On August 18,Virginia Dare was born; she was the first English child born in the territory of the United States. Women in 17th-century New England and History of New England The New England regional economy grew rapidly in the 17th century, thanks to heavy immigration, high birth rates, low death rates, and an abundance of inexpensive farmland.

Between andabout 20, Puritans arrived, settling mostly near Boston; after fewer than fifty immigrants a year arrived. The average size of a completed family — was 7. About 27 percent of the population comprised men between 16 and 60 years old.

The growing population led to shortages of good farm land on which young families could establish themselves; one result was to delay marriage, and another was to move to new lands further west.

In the towns and cities, there was strong entrepreneurship, and a steady increase in the specialization of labor.

A history of women fighting for their rights

Wages for men went up steadily before ; new occupations were opening for women, including weaving, teaching, and tailoring. The region bordered New Francewhich used Indian warriors to attack outlying villages. Women were sometimes captured. In the numerous French and Indian Wars the British government poured money in to purchase supplies, build roads and pay colonial soldiers.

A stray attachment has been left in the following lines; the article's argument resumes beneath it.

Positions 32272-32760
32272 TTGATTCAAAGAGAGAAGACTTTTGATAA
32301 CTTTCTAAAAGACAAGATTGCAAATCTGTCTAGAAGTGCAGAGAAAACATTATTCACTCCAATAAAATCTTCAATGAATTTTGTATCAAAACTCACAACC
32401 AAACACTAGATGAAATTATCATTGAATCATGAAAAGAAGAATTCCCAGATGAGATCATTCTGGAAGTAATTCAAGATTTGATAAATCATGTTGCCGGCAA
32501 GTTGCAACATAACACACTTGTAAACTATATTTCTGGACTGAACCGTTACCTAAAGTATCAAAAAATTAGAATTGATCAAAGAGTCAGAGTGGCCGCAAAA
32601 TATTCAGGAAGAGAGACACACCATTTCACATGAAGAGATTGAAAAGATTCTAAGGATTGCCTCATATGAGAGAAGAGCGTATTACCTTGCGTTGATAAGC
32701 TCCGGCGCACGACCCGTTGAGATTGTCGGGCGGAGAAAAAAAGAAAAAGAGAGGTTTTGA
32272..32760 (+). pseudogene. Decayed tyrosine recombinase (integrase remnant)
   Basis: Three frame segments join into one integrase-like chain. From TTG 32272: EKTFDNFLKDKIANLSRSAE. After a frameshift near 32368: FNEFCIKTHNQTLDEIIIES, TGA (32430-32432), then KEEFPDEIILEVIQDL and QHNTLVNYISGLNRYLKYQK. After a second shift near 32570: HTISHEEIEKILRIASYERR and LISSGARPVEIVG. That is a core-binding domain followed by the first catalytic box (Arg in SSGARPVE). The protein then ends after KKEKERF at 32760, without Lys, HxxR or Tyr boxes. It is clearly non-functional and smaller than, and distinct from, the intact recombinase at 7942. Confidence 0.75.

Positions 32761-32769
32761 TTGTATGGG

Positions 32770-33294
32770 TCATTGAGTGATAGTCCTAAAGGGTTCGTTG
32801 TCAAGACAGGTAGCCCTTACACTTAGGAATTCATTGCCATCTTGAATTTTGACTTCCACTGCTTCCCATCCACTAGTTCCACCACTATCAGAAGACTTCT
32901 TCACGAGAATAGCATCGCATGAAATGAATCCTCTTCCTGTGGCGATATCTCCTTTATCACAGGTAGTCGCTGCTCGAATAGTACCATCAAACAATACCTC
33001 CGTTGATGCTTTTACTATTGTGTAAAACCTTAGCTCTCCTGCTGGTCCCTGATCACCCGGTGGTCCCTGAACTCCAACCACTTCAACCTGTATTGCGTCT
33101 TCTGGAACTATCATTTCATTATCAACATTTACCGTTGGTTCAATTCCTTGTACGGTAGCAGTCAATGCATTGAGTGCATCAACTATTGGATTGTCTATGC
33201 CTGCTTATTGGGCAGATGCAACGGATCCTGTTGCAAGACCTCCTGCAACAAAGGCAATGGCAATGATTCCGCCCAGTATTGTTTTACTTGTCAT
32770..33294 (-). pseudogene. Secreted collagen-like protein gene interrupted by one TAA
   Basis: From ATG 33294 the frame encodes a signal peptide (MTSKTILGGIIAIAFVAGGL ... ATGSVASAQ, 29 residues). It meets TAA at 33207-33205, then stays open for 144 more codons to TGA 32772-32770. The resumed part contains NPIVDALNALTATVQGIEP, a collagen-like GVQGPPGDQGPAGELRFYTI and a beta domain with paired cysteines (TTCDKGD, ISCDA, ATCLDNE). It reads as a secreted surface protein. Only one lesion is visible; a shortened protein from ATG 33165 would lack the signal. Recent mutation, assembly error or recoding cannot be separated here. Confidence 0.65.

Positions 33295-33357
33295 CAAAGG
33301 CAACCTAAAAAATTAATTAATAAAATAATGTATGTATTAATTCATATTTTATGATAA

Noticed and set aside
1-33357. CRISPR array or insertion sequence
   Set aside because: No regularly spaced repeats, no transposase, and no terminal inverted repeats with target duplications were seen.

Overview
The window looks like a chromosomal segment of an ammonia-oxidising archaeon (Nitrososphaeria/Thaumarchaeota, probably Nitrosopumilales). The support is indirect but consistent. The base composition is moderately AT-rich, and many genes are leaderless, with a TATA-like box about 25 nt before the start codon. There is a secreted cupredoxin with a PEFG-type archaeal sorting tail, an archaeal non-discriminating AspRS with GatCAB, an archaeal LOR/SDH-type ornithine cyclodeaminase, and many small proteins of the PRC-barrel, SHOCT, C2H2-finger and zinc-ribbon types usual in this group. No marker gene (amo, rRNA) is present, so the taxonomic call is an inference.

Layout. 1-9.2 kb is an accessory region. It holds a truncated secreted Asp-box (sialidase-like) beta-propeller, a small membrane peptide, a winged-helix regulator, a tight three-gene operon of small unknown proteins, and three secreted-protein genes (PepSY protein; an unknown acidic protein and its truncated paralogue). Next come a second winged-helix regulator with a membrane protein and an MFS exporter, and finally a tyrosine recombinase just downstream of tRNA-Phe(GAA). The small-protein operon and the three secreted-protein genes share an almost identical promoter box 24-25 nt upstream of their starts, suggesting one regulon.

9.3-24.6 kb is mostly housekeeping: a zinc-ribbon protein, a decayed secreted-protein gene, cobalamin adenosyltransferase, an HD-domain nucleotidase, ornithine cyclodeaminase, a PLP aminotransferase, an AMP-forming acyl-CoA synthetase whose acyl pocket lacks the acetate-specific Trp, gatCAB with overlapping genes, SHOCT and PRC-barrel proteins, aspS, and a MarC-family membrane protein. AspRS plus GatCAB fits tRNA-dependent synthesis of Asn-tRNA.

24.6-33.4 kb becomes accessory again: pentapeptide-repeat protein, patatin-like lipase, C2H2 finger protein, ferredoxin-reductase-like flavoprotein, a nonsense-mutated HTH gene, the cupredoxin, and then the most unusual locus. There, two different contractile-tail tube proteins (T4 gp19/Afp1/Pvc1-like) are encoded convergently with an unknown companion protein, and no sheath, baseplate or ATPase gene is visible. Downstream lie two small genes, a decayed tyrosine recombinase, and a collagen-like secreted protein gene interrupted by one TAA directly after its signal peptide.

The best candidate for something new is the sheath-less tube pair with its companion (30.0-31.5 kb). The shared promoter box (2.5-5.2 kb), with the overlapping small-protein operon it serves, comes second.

The coastal ports began to specialize in fishing, international trade and shipbuilding—and after in whaling.

A history of women fighting for their rights

Combined with a growing urban markets for farm products, these factors allowed the economy to flourish despite the lack of technological innovation. It was optional and some towns proved reluctant. Northampton, Massachusetts, for example, was a late adopter because it had many rich families who dominated the political and social structures and they did not want to pay taxes to aid poor families.

Northampton assessed taxes on all households, rather than only on those with children, and used the funds to support a grammar school to prepare boys for college.

Not until after did Northampton educate girls with public money. In contrast, the town of Sutton, Massachusetts, was diverse in terms of social leadership and religion at an early point in its history. Sutton paid for its schools by means of taxes on households with children only, thereby creating an active constituency in favor of universal education for both boys and girls.